Friday, August 10, 2012

Spend the least and make the most of summer's final days

From today's Briefing:

Most families have two weeks left of summer. Depending on whom you ask, that statement can be read with despair or with mirth.
In these waning days of summer, you might feel compelled to cram in as much fun as possible with whatever remaining funds you have left. Or at least get one last outing in.
These are some of my family’s favorites and what I consider a good value.
Fort Worth Museum of Science and History: I’ve got high hopes for the Perot Museum of Nature and Science, set to open in Dallas in 2013. Until then, our favorite science museum in North Texas is in Fort Worth.
We can easily spend a full day here. Our itinerary usually includes the water tables and dinosaur dig outside, the DinoLab and the children’s section.
The biggest draw, though, is Innovation Studios. Activities in each studio change frequently, so every visit to the museum feels different. We’ve sculpted with foil, created stop-motion animation videos, built tall wooden towers and more.
The only difficult decision is deciding which IMAX movie to watch — there are multiple offerings daily. If you have time, walk across the campus to spend at least an hour in the National Cowgirl Museum; admission is half price with proof of science museum admission.
Details: $12-$16, with films and planetarium shows extra. 1600 Gendy St., Fort Worth. 817-255-9300.
Sci-Tech Discovery Center: Sci-Tech isn’t a museum, but it’s got the hands-on exhibits that make science museums especially entertaining.
We usually spend about two hours in the center. It’s small enough that I feel comfortable letting each child go separate ways. Katie can spend as much time as she chooses building structures with thin, flat blocks, while Cooper can build small cars for racing.
Exhibits change every few months. The current two exhibits — Amusement Park Science and Team Up! Explore Science & Sports — leave Sept. 2. The stations allow children and adults to explore properties of physics and math while having fun. There are also daily stage shows and story times.
Details: $5-$6.50. 8004 N. Dallas Parkway, Frisco. 972-546-3050.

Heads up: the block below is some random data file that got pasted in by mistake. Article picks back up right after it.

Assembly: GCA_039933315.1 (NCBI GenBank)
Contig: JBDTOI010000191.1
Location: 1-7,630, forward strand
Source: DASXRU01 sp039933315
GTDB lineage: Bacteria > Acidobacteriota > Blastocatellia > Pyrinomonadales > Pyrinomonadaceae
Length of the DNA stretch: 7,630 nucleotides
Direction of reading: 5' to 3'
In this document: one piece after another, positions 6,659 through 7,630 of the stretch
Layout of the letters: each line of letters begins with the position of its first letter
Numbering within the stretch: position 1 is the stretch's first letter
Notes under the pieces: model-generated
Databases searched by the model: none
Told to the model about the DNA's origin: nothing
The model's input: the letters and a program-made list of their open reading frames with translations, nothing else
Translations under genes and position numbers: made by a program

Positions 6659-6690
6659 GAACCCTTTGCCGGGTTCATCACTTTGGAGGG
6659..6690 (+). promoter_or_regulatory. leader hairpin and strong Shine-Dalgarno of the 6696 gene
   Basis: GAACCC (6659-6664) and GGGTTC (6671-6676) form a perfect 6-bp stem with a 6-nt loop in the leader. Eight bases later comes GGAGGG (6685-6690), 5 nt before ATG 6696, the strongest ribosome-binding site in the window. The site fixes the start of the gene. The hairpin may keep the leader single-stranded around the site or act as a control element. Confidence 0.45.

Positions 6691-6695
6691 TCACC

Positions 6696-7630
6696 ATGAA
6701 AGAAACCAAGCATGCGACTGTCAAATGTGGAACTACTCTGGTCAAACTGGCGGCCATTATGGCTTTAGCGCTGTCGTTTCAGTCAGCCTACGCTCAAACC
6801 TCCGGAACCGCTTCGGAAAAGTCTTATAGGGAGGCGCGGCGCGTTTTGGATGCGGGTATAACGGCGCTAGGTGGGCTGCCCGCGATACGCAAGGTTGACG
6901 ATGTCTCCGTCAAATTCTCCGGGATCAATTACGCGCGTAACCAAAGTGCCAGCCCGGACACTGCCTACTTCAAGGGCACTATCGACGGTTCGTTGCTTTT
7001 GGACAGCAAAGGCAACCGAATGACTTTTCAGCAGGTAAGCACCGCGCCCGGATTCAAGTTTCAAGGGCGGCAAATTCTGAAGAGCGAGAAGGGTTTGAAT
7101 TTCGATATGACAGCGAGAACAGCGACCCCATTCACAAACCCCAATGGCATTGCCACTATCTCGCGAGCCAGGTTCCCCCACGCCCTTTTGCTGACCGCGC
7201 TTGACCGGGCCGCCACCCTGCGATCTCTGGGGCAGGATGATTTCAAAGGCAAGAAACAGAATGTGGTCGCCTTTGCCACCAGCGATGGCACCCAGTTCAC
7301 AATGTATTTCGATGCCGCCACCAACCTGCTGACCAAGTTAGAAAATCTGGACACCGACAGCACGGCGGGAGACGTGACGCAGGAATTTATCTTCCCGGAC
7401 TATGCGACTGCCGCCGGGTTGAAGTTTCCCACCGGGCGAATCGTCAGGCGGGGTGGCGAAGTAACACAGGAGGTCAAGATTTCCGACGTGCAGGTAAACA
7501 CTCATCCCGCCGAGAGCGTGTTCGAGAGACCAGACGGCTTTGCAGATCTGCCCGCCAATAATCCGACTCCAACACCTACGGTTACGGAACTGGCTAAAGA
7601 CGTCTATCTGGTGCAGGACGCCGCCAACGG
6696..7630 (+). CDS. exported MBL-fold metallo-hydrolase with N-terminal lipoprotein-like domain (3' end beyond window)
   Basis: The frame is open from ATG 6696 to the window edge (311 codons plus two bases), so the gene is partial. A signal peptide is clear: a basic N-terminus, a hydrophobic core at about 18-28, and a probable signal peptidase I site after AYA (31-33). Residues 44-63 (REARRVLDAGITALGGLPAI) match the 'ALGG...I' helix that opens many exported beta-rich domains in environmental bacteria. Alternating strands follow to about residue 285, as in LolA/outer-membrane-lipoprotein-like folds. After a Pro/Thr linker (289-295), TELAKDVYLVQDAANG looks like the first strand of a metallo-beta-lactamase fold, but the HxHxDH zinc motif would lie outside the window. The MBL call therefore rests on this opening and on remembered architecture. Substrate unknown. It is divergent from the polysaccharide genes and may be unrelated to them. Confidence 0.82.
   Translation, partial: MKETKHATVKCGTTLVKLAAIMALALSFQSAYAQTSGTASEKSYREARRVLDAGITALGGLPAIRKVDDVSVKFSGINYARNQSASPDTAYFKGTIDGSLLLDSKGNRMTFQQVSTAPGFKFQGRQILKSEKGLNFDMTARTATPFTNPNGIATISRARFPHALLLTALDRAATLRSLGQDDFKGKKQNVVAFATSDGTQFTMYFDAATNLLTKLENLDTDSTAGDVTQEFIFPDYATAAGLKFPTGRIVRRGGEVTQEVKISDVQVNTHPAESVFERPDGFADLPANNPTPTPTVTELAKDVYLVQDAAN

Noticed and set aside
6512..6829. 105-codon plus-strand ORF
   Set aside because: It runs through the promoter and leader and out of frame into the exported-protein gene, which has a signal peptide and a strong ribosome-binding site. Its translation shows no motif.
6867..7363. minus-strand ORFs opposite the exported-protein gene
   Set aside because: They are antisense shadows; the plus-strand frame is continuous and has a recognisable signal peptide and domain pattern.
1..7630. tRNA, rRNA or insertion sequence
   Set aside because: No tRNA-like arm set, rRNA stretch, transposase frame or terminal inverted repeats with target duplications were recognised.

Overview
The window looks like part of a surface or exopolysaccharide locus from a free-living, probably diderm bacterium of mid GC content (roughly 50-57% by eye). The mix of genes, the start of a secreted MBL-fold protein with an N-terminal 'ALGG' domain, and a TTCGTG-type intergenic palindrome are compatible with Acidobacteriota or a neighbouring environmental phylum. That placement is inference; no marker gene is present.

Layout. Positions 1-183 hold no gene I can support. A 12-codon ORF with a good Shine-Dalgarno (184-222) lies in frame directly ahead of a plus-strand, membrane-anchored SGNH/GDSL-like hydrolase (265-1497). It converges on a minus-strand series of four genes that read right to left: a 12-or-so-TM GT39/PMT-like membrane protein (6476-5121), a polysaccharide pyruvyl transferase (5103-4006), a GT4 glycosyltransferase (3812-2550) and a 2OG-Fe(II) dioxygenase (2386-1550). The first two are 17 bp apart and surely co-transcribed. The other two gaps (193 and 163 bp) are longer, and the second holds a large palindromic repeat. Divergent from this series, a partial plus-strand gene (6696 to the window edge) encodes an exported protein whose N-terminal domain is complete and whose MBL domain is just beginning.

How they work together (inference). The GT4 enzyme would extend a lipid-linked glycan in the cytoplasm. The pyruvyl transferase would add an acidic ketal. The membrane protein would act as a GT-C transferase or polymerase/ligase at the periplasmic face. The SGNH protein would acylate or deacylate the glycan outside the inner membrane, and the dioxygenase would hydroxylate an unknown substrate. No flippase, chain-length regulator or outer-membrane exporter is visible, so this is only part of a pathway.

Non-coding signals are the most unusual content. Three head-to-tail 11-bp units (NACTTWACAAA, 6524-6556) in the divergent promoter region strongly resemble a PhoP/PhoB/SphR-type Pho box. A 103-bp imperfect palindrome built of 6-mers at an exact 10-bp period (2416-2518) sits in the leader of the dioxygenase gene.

Nasher Sculpture Center: Our family loves all of the Arts District, but if I had to choose a favorite, it would be the Nasher.
The kids and I wander inside and out, never feeling rushed even when the crowds are thick. We often pose for silly photos near Bronze Crowd and take in Like a Bird from different angles. We love squeezing through the steel piece My Curves Are Not Mad.
There are just a few weeks left to experience the temporary indoor installation “Kink,” a colorful crocheted piece that patrons can walk on and through.
In the summer, it’s best to arrive when the doors open at 10a.m. so outdoor viewing is bearable. Or try to make nighttime hours; there’s a ’Til Midnight at the Nasher scheduled for Aug. 17. Admission that night is free, and you can enjoy a concert by Smile Smile and a movie (Midnight in Paris) on the lawn.
Details: $5-$10. 2001 Flora St., Dallas. 214-242-5100.
Hawaiian Falls: When I was a teenager, my favorite summer getaway was White Water, a sprawling, long-since- demolished water park in Grand Prairie. As a mom, I prefer smaller water parks, where it’s easier to park, walk to the gates and keep track of children.
Hawaiian Falls is just right for us in size and cost. Admission is reasonable; I don’t feel like we have to stay for eight hours to get our money’s worth.
Cooper and Katie are content to hang out in the wave pool and the lazy river, but there are plenty of slides for when they’re feeling adventurous. You can pay $10 to bring a cooler in, avoiding concession costs and less-than- healthy food and drink choices. We do like to splurge on snow cones from the park.
Details: $19.99-$25.99, with discounts online. Locations in Garland, Mansfield, Roanoke and The Colony.
Tyra Damm is a Briefing columnist. Email her at

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